• @ErickWong: thanks for the link, I didn't find it when searching for similar questions! – Alessandro Codenotti Jan 15 '15 at 20:28

## 3 Answers

Not an answer. Just a related plot I produced and feel like sharing.

This seems to very much support the model that in $2^n$ there are $n\log_{10}2$ random digits. In the figure below the blue cloud of dots gives the difference $S(n)-P(n)$, where $S(n)$ is the actual sum of base ten digits of $2^n$, and $P(n)=\frac92n\log_{10}2$ is the predicted sum of digits. The orange and red curves are the +1SD and +2SD curves respectively. The square of the difference of a random digit from $9/2$ has expected value $33/4$, so these curves are $k\sqrt{33 n \log_{10}2}/2$ with $k=1$ and $k=2$.

The range covered in the plot is $1\le n\le 10000$.

• If one looks at a fixed digit at place $k$, with increasing $n$ it develops like a PRNG. – mvw Jan 16 '15 at 12:46
• Yes. The evolution of a digit at a fixed place branches according to whether there will be a carry or not. But I couldn't make any real use of that. – Jyrki Lahtonen Jan 16 '15 at 13:04
• And at each place it is a PRNG with different parameters, e.g. the cycles seem to get longer (times $5$) with increasing place. I need to dive deeper into Knuth Vol. 2 to understand how to analyse this. – mvw Jan 16 '15 at 13:12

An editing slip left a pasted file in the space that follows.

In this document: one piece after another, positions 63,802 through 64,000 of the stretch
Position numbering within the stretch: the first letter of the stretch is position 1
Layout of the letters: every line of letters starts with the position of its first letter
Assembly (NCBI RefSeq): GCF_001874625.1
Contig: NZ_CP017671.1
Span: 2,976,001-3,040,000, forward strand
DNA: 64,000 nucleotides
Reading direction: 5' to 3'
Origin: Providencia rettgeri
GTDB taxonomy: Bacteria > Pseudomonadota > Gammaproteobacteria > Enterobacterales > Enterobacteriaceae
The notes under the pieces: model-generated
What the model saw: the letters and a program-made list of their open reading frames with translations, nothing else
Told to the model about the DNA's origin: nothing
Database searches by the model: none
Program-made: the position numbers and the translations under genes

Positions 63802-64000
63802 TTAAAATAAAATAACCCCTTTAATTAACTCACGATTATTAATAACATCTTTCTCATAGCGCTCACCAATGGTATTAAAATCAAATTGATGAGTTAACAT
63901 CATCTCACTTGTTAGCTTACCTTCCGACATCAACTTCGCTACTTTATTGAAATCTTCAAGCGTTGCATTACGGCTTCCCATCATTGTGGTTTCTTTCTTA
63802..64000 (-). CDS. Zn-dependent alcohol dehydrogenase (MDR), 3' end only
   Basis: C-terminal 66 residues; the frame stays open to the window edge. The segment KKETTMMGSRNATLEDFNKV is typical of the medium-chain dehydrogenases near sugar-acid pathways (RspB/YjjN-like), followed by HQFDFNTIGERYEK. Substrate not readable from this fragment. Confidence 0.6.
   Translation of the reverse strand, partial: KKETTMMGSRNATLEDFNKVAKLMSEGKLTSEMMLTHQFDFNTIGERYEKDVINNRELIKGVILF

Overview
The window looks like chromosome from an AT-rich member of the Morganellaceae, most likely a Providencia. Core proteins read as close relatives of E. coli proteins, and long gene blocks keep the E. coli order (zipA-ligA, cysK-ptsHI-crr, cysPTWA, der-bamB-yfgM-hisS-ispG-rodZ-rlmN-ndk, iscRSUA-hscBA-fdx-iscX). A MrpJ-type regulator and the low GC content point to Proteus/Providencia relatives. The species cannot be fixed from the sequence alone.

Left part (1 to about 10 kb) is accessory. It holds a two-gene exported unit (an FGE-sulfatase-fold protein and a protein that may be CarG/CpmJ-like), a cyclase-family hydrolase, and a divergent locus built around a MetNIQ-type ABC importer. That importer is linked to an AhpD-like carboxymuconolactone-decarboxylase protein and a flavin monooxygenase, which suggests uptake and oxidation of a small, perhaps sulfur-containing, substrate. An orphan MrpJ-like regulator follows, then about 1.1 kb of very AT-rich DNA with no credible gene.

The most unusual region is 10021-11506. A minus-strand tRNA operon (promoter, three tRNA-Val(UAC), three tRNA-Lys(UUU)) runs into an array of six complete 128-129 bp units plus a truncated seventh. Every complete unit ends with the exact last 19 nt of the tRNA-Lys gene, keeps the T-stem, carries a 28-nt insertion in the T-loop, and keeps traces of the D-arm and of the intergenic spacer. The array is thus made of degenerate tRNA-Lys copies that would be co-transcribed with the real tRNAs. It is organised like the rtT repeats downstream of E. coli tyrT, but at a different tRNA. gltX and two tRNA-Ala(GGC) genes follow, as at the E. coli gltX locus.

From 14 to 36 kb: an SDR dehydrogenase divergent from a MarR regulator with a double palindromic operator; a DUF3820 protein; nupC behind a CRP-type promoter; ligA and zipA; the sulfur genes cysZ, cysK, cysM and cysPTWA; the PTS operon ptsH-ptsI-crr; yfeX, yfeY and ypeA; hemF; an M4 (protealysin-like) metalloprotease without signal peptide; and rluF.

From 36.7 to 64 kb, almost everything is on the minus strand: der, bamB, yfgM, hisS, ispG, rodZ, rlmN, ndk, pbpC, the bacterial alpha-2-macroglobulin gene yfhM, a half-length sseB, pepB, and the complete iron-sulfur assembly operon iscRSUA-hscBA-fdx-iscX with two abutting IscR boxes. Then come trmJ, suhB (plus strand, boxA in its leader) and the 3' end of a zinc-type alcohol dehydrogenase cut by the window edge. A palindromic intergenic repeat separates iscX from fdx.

• @mvw the 5-fold increase in cycle length is an immediate consequence of the structure of the group of coprime residue classes modulo $5^n$. It is cyclic of order $4\cdot5^{n-1}$. IIRC $2$ is a generator. – Jyrki Lahtonen Jan 16 '15 at 13:20
• Thanks for that pointer. Never thought radix conversion would be so much fun. – mvw Jan 16 '15 at 13:24

I would say that there is no such $\alpha$. In fact I would bet my house on it. It would be astonishing if (say) $S(2^n)$ were found to be eventually monotonic increasing. But I don't think anybody has a proof that it's not.

In the other direction: Does $S(2^n)$ even tend to infinity as $n \to \infty$? Again, it would be astonishing if it didn't. But I don't think anybody has a proof that it does.

• If the digits were distributed uniformly one would expect $S(2^n)$ to roughly be the string length times the average digit $4.5$. That is what I roughly see in a computer output. I am looking into the cylcles of the different digit places right now, e.g. how the 2nd last digit evolves and it is interestingly complicated. No idea why I see a cycle of length $100$ there. I wish I would know more about the analysis of PRNGs, this looks similar. – mvw Jan 15 '15 at 13:23